Migrating rivers, consequent paleochannels: The unlikely partners and hotspots of flooding

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Department of Geological and Mining Engineering and Sciences


Furious floods have become an omnipresent reality with the dawn of climate change and its transition to adulthood. Since climate change has now become an accepted reality, analysing the factors that favour or disfavour floods are an urgent requirement. Here we showcase the role of paleochannels, a product of migrating rivers, in a catastrophic flood in the south-western part of the Indian Peninsula. This study exposes whether these geomorphic features facilitate or impede floods. For the purpose of extracting paleochannels and floodwater mapping, we utilized multiple satellite datasets and took advantage of diversified feature selection algorithms. Paleochannels were demarcated viz., initial identification of a few paleochannels from literature and confirmation through high-resolution Google Earth (GE) images, followed by Principal Component Analysis (PCA) of Sentinel-2 images using Google Earth Engine (GEE), and a supervised classification of the principal bands 1, 2, and 3. False-positives were eliminated using Object-Oriented Analysis (OOA), which reduced the 964,254 polygons to 23,254. These polygons were visually affirmed using GE images that resulted in 115 paleochannels as the final collection. A few locations were verified through Vertical Electrical Sounding (VES) using the Schlumberger method. The features were analysed with the floodwaters of the 2018 catastrophic flood, extracted from Synthetic Aperture Radar (SAR) data, which was delineated for different temporal limits including the day of peak flood of August 17, 2018. During the peak flood, the inundation of the study area extended to 534.86 km2 with all the paleochannels getting immersed in floodwater. After 44 days of peak flood, the post-flood analysis revealed that when the floodwater receded 50%, the paleochannels emptied 87.39%, with the midland paleochannels discharging more than those of lowlands. Thus, such geomorphic features can be flood hotspots, but can be considered for discharging floodwater to mitigate flood risk in case of unprecedented rain.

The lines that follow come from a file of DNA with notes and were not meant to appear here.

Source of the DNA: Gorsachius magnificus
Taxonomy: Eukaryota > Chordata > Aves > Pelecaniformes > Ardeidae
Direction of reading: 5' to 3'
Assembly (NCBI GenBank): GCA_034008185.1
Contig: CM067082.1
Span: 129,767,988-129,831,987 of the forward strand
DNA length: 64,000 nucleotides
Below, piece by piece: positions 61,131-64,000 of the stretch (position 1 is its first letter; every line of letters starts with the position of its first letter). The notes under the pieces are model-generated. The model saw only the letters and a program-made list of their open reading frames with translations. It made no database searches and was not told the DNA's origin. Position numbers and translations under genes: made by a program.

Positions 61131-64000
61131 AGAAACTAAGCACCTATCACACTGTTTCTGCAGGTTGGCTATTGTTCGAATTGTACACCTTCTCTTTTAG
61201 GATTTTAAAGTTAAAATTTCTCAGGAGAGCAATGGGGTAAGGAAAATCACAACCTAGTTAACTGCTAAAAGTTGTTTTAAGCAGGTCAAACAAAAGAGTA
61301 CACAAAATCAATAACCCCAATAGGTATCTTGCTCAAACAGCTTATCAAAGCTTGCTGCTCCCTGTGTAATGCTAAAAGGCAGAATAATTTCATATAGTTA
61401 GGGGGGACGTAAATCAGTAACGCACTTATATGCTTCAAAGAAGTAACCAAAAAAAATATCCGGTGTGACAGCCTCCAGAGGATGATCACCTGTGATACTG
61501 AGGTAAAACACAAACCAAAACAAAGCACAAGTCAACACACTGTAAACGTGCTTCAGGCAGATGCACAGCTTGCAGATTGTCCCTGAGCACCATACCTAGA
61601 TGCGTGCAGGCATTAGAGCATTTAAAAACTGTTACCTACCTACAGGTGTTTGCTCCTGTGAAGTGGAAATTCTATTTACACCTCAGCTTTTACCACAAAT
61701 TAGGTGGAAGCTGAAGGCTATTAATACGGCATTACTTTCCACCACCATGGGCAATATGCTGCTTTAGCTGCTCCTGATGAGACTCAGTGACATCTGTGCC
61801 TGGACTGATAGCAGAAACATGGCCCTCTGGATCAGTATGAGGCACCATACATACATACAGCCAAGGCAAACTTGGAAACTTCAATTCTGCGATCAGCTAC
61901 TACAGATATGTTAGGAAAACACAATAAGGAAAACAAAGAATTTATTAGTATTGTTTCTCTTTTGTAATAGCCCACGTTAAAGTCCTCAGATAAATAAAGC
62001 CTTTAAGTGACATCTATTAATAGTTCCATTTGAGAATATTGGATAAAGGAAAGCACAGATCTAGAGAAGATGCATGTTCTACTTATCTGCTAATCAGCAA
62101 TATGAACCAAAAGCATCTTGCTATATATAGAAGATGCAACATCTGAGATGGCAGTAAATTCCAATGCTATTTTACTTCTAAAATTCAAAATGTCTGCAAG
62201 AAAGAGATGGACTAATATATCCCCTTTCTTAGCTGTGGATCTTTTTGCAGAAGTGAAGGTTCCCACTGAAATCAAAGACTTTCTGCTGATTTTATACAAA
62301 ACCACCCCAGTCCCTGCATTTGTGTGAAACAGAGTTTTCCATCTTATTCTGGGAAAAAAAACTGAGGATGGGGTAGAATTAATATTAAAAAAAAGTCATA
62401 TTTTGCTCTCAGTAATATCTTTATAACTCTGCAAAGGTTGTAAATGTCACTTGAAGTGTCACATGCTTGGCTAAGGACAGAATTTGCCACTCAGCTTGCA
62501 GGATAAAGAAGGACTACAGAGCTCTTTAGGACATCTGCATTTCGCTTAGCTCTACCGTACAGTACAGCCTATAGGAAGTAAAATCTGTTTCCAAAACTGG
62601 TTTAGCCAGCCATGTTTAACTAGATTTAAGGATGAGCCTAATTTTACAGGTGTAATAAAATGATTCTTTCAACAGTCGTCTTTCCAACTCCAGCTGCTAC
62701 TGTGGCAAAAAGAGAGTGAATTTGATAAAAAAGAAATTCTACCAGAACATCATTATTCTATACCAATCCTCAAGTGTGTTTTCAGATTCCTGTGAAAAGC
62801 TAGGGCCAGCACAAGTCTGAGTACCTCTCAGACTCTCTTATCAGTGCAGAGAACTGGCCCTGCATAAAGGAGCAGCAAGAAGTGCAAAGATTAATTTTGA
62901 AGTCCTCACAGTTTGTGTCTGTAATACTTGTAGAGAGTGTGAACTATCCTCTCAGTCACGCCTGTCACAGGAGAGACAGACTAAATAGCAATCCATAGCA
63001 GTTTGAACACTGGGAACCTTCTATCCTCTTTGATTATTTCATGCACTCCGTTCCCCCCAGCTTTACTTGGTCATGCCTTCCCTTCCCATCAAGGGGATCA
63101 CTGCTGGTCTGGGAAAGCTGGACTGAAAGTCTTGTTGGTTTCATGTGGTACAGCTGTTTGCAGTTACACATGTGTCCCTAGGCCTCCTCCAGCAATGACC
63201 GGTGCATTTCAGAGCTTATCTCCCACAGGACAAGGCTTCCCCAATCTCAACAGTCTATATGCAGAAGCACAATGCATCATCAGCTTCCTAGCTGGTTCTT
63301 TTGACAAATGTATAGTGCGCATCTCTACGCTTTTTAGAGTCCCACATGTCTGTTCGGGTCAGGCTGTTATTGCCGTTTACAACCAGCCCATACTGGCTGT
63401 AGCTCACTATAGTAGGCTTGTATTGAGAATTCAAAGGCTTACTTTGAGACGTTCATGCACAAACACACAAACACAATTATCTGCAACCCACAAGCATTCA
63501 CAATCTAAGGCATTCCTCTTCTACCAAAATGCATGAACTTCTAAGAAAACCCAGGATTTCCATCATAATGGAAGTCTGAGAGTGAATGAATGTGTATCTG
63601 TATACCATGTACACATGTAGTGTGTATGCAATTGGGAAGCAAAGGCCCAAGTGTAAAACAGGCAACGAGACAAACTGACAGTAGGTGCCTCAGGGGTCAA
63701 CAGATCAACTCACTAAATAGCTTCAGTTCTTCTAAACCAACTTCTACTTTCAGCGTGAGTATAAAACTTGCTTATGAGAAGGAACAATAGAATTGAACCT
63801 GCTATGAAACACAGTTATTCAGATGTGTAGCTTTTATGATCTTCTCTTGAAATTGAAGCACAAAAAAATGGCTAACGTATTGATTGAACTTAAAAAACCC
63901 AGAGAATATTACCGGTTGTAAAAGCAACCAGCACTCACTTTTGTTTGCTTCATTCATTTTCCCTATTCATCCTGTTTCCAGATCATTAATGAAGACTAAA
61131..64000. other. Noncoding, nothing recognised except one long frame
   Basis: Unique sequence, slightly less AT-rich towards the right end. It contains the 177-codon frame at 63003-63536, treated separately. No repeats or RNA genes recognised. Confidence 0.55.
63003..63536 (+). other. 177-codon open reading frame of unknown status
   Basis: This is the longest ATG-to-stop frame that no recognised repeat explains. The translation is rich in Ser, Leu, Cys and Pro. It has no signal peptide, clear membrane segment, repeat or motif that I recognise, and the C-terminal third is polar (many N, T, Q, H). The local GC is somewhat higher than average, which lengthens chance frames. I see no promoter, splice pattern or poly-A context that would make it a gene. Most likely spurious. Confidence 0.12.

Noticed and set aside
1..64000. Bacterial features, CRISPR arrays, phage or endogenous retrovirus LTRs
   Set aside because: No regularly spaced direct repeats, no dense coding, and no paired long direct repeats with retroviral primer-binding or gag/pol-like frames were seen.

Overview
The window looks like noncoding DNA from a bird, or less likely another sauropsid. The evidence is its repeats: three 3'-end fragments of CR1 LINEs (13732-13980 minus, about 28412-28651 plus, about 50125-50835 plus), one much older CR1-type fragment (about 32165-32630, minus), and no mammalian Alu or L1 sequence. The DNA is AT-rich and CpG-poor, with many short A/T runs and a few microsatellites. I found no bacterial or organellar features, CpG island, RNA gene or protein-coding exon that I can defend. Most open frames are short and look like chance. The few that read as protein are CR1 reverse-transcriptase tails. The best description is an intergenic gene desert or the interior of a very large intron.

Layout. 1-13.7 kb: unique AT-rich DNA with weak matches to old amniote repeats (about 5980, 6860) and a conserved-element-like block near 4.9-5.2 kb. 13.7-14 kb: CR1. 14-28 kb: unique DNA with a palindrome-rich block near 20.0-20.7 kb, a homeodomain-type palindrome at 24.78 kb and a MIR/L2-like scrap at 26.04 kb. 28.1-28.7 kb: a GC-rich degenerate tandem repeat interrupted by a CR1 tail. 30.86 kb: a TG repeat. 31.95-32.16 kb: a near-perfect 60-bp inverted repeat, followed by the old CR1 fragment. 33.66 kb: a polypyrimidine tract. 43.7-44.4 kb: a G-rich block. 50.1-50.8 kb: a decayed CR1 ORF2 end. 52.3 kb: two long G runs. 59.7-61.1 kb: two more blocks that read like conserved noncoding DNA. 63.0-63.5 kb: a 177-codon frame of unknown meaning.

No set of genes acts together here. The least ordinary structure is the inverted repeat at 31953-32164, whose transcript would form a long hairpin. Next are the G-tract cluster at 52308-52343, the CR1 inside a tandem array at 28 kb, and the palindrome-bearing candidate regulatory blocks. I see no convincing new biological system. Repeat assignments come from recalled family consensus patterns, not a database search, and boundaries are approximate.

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The Science of the total environment